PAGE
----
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Windows NT 3.5
Part of the Microsoft Windows family
Windows NT 3.1 logo.svg
Windows NT 3.5.png
Screenshot of Windows NT 3.5
Developer
Microsoft
Releases
Release date 21 September 1994 (info)
Current version 3.50 Service Pack 3 (SP3) (Build 807)
(3.50.807)
(1995-06-21; 14 years ago) (info)
Source model Closed source
License MS-EULA
Kernel type Hybrid
Platform support IA-32, Alpha, MIPS
Support status
Unsupported as of 31 December 2001

Windows NT 3.5 is the second release of the Microsoft Windows NT operating system. It was released on 21 September 1994.

One of the primary goals during Windows NT 3.5's development was to increase the speed of the operating system; as a result, the project was given the codename "Daytona" in reference to the Daytona International Speedway in Daytona Beach, Florida.[1]

Contents

Overview

The box art of Windows NT 3.5.

This is the first Windows NT to adopt the names Windows NT Workstation and Windows NT Server for its editions. The editions of the previous Windows NT release, Windows NT 3.1, were named Windows NT and Windows NT Advanced Server.

New features in Windows NT 3.5 include VFAT, support for I/O completion ports [2] and the Microsoft DHCP and WINS clients and DHCP and WINS server [3] It featured a new startup screen. The interface was updated to be consistent with the Windows for Workgroups 3.xx. It also upgraded Object Linking and Embedding (OLE) support from version 1.0 to version 2.0 and is more efficient - performance is higher and it requires less memory than Windows NT 3.1.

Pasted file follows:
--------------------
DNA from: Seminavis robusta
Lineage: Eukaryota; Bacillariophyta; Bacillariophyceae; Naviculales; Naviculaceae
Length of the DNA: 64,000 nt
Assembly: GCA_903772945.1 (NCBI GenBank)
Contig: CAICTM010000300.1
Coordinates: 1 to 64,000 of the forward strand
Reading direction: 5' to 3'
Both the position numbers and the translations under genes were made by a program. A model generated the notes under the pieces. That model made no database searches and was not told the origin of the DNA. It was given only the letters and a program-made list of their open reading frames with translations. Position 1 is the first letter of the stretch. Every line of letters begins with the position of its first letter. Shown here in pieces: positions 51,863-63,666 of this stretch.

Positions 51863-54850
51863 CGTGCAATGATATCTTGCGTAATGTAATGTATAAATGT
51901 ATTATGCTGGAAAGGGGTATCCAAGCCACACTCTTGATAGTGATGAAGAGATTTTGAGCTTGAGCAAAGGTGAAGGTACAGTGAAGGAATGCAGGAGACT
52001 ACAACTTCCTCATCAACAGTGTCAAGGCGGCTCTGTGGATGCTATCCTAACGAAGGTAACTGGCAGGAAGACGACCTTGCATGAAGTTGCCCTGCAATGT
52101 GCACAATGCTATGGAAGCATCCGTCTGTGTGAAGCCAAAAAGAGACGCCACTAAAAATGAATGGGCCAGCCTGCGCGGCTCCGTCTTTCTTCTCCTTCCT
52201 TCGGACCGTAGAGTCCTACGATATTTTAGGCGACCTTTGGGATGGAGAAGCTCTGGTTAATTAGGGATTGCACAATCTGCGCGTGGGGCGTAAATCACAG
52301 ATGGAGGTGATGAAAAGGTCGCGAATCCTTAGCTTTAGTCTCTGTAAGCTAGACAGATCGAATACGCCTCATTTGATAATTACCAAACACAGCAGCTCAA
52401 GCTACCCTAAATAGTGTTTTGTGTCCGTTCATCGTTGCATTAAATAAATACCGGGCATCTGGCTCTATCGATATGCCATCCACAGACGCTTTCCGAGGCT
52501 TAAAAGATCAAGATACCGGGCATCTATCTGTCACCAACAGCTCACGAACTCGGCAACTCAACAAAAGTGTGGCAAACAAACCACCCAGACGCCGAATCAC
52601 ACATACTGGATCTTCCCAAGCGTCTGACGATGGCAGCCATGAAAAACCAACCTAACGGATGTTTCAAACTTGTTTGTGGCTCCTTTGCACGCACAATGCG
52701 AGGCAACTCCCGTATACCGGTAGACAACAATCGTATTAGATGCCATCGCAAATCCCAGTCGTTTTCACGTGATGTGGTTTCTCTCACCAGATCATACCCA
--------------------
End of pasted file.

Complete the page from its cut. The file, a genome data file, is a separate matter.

In July 1995, Windows NT 3.5 with Service Pack 3 was rated by the National Security Agency as complying with TCSEC C2 criteria.[4]

Windows NT 3.5 refuses to install on a processor newer than the original Pentium (P5 core).[5] Windows NT 3.51 fixed this. It is however possible to modify files on the install CD which will allow it to install.

Editions

  • Windows NT 3.5 Workstation
  • Windows NT 3.5 Server

References

  1. ^ Mark E. Russinovich; David A. Solomon (8 December 2004). Microsoft Windows Internals (4th ed.). Microsoft. ISBN 978-0-7356-1917-3. http://www.microsoft.com/learning/en/us/book.aspx?ID=6710&locale=en-us. Retrieved 4 September 2009. "The first release of Windows NT was larger and slower than expected, so the next major push was a project called "Daytona", named after the speedway in Florida. The main goals for this release were to reduce the size of the system, increase the speed of the system, and, of course, to make it more reliable."  
  2. ^ Inside I/O Completion Ports: Sysinternals
  3. ^ DHCP (Dynamic Host Configuration Protocol) Basics
  4. ^ "Windows NT Server 4.0 - Maintain - Revision 1.1". Microsoft. 1998. http://technet.microsoft.com/en-us/library/cc767093.aspx. Retrieved 4 September 2009.  
  5. ^ "Windows NT 3.5 Setup and the Pentium Pro Processor". Microsoft. 1 November 2006. http://support.microsoft.com/kb/151212/en-us. Retrieved 4 September 2009.  

External links

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